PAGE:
4. akyn Guest

    Most individuals with G6PD deficiency are asymptomatic. Autoimmune Hemolytic Anemia What You Should Know Autoimmune hemolytic anemia - Wikipedia Published Reports of Delayed Hemolytic Anemia After Treatment.
     
  5. cyber_cowboy New Member

    400-600 mg (310-465 mg base) PO daily for 4-12 weeks; maintenance: 200-400 mg (155-310 mg base) PO daily With prolonged therapy, obtain CBCs periodically 400 mg (310 mg base) PO once or twice daily; maintenance: 200-400 mg (155-310 mg base) PO daily With prolonged therapy, obtain CBCs periodically 100-200 mg (77.5-155 mg base) PO 2-3 times/wk Take with food or milk Nausea, vomiting Headache Dizziness Irritability Muscle weakness Aplastic anemia Leukopenia Thrombocytopenia Corneal changes or deposits (visual disturbances, blurred vision, photophobia; reversible on discontinuance) Retinal damage with long-term use Bleaching of hair Alopecia Pruritus Skin and musculoskeletal pigmentation changes Weight loss, anorexia Cardiomyopathy (rare) Hemolysis (individuals with glucose-6-phosphate dehydrogenase (G-6-PD) deficiency) Prolongs QT interval Ventricular arrhythmias and torsade de pointes Vertigo Tinnitus Nystagmus Nerve deafness Deafness Irreversible retinopathy with retinal pigmentation changes (bull’s eye appearance) Visual field defects (paracentral scotomas) Visual disturbances (visual acuity) Maculopathies (macular degeneration) Decreased dark adaptation Color vision abnormalities Corneal changes (edema and opacities) Abdominal pain Fatigue Liver function tests abnormal Hepatic failure acute Urticaria Angioedema Bronchospasm Decreased appetite Hypoglycemia Porphyria Weight decreased Sensorimotor disorder Skeletal muscle myopathy or neuromyopathy Headache Dizziness Seizure Ataxia Extrapyramidal disorders such as dystonia Dyskinesia Tremor Rash Pruritus Pigmentation disorders in skin and mucous membranes Hair color changes Alopecia Dermatitis bullous eruptions including erythema multiforme Stevens-Johnson syndrome Toxic epidermal necrolysis Drug reaction with eosinophilia and systemic symptoms (DRESS syndrome) Photosensitivity Dermatitis exfoliative Acute generalized exanthematous pustulosis (AGEP); AGEP has to be distinguished from psoriasis; hydroxychloroquine may precipitate attacks of psoriasis Pyrexia Hyperleukocytosis Hypersensitivity to 4-aminoquinoline derivatives Retinal or visual field changes due to 4-aminoquinoline compounds Long-term therapy in children Not effective against chloroquine-resistant strains of P. Individual plans may vary and formulary information changes. Hydroxychloroquine Sulfate Rash Reports - DrugInformer Plaquenil hydroxychloroquine sulfate dose, indications. DailyMed - HYDROXYCHLOROQUINE SULFATE tablet, film coated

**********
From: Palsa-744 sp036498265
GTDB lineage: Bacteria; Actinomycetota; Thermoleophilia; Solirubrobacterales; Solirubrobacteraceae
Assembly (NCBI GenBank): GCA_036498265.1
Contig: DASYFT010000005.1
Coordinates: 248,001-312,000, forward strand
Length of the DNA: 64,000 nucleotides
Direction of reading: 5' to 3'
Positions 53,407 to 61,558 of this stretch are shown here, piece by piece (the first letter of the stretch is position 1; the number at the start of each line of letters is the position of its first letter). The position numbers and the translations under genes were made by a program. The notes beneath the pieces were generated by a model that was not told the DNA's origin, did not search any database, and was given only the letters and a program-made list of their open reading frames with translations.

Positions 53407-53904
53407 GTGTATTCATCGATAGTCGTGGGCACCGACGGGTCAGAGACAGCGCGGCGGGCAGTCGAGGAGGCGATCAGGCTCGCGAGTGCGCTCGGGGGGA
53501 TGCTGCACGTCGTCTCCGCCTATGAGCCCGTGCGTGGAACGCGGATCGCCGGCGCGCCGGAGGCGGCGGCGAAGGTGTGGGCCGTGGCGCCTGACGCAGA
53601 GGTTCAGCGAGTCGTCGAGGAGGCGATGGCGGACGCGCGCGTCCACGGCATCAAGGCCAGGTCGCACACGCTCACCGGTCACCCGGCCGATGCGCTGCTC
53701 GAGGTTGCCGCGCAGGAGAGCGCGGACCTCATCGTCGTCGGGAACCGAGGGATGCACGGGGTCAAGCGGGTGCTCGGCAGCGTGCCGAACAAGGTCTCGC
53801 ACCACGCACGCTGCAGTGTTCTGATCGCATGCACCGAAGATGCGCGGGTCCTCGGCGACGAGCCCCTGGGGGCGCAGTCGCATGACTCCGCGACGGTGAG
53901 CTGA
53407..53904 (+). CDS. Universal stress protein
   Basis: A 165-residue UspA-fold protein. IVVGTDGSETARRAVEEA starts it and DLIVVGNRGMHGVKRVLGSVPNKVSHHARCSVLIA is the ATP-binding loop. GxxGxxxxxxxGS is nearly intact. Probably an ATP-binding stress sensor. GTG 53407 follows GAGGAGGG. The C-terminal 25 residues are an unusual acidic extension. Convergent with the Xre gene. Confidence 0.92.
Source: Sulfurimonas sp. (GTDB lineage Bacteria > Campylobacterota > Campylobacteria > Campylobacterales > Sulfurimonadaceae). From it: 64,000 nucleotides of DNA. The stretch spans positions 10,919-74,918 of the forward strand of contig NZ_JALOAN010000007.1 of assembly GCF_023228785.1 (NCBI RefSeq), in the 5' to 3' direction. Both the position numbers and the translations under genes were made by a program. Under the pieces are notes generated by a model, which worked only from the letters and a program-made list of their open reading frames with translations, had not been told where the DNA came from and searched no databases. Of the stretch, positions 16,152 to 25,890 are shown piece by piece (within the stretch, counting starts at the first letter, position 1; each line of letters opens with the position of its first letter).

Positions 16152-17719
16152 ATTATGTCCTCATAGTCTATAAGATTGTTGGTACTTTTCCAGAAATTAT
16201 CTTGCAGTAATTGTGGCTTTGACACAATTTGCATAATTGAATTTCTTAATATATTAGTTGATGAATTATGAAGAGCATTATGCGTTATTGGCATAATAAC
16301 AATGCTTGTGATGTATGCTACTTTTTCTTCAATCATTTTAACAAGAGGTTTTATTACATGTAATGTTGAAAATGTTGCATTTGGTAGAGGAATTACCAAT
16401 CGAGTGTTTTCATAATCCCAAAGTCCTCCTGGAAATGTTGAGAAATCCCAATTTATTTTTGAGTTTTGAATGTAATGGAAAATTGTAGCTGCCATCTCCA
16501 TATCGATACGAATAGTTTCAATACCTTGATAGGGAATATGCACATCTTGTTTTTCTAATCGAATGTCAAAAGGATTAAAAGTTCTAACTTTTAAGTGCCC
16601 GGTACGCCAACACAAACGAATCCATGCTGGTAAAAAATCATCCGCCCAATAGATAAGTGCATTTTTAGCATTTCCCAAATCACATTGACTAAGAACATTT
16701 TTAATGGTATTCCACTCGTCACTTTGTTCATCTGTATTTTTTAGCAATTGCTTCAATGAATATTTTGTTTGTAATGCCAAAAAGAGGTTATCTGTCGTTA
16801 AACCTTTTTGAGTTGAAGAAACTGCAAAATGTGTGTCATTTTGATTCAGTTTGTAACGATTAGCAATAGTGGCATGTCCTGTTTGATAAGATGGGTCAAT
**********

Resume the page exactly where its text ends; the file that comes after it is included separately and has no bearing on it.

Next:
6. maxp Guest

    Taking Plaquenil for Rheumatoid Arthritis Plaquenil is a DMARD which has been prescribed for years to treat rheumatoid arthritis, lupus, juvenile rheumatoid arthritis, and other autoimmune diseases. When the first biologic DMARD received FDA-approval in 1998, and as other biologics followed in subsequent years, it appeared as though Plaquenil would become less prescribed.

    Rheumatoid Arthritis Drugs Demystifying DMARDs